This kind of introspection is wholly different from the kind that seems to paralyze Kellie. Kellie is introspecting passively, trying to find some essence in herself (“my identity”). She wants to know who she is, at her core, independent of any concrete decision she’s making.
Another way to make a distinction between them is to say that Cave is trying to figure out what his voice is trying to say right here, right now, while Kellie wants to hear her voice tell her what is true about her across time.
But they are both introspecting in the sense that they want to know what a voice inside them says if they block out the expectations of broken fathers, society, or the audience.
I’m not sure how useful this distinction is, nor how well it matches what Cave and Kellie have in mind. But it does resonate with my experiences—I get anxious and confused when I meditate on myself, and I discover myself in my work.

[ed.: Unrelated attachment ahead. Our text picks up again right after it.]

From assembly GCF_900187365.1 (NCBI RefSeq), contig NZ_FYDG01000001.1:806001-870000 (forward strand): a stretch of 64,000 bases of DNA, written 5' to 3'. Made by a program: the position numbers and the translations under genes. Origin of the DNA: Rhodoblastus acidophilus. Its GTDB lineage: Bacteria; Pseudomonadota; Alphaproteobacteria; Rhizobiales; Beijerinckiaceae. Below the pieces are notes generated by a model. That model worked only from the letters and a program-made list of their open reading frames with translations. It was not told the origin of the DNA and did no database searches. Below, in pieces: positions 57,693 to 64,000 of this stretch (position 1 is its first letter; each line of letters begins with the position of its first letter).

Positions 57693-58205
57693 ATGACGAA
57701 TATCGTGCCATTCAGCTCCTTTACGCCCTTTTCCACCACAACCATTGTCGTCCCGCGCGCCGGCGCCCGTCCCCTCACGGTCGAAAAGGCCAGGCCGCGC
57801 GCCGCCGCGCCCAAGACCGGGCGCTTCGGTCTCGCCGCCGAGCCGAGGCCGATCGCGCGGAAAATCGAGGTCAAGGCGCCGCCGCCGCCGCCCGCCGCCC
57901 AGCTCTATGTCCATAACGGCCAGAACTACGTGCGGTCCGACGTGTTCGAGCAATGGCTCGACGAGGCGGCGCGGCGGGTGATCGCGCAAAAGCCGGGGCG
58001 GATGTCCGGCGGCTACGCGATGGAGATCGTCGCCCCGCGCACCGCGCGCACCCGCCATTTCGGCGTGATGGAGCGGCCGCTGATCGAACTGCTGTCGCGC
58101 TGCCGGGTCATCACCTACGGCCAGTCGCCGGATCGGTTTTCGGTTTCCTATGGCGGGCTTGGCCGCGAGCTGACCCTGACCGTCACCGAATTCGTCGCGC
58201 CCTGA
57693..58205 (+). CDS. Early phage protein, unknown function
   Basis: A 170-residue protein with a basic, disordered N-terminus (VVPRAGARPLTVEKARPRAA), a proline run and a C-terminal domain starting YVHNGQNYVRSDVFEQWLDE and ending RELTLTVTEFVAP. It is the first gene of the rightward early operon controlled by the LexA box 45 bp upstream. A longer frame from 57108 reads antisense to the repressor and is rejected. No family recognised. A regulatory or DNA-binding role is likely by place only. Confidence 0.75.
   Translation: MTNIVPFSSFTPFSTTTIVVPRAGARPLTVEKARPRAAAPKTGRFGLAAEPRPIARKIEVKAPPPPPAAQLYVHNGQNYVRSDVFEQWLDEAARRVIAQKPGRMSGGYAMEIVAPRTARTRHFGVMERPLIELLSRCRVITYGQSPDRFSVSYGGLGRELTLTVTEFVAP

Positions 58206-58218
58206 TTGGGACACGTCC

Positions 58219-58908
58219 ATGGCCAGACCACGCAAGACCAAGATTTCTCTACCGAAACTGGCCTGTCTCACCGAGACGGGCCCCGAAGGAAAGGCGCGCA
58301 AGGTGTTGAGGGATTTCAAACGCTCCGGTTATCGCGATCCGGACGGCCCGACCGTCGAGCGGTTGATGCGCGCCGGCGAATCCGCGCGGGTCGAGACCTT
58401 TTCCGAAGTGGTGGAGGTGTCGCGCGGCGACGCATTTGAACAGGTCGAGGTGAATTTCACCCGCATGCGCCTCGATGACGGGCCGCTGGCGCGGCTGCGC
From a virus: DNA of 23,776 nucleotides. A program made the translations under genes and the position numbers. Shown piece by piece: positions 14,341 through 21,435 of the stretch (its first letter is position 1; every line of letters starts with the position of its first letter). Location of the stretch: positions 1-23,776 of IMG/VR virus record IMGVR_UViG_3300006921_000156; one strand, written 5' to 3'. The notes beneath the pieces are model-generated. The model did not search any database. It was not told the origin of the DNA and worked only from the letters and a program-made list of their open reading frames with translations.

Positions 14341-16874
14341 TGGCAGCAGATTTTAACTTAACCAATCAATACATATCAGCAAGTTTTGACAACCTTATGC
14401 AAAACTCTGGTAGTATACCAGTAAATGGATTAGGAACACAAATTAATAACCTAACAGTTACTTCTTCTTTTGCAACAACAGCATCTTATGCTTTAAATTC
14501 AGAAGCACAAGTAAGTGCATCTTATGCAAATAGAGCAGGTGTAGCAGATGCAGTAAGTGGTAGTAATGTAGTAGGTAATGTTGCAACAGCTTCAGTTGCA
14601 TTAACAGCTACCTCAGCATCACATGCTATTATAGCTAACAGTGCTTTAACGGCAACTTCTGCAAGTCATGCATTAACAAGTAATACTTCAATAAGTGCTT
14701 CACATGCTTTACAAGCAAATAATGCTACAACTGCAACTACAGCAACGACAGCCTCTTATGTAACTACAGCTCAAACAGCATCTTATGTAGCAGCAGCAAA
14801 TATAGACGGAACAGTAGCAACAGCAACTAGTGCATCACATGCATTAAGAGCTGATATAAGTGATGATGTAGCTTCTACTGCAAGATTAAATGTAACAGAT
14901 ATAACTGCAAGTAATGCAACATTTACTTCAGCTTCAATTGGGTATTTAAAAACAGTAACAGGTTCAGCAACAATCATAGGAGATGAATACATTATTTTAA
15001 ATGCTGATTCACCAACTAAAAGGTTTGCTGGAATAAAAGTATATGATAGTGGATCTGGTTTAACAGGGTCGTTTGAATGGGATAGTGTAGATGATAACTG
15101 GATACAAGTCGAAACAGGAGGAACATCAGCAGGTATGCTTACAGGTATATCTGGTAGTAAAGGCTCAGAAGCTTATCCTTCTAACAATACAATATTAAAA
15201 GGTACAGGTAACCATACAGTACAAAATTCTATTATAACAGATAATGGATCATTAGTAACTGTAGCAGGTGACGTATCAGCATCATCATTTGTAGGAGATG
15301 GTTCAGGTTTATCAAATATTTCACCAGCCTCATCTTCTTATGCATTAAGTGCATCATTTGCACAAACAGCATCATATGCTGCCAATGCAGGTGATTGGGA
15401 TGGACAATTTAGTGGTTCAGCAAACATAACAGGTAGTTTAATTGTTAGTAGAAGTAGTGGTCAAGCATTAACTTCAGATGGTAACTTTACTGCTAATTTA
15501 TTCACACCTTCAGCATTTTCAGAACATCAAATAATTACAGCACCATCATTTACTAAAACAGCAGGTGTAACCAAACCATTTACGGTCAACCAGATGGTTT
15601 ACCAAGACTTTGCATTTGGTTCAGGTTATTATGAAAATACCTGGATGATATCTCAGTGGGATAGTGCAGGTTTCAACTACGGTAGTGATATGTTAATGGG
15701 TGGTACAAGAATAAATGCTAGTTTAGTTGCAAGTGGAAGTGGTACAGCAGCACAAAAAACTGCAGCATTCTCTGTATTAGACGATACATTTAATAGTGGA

Why might it be that it is more productive for me to introspect by doing things, rather than by peering into my head more directly?
One reason is that doing things gives me more data to analyze. If you want to understand who you are or could become, it is helpful to learn more things and be active: improve your craft, put yourself in new situations, push yourself. How else are you going to have a sample of reactions to study? Kellie thinks that she might be an artist, but unless she has worked for hours trying to get something out of herself, she doesn’t know how she’ll react to that stimuli; most hate it. And if her craft is limited and her taste underdeveloped, she won’t be able to notice possibilities. Maybe she is a great painter of frescoes, but unless she learns how to mix lime plaster and apply color to it and steer the way the color floats, she can’t know. Getting out into the world will teach you a lot about yourself, and it will give you skills and mental models that allow you to better perceive options that might be right for you.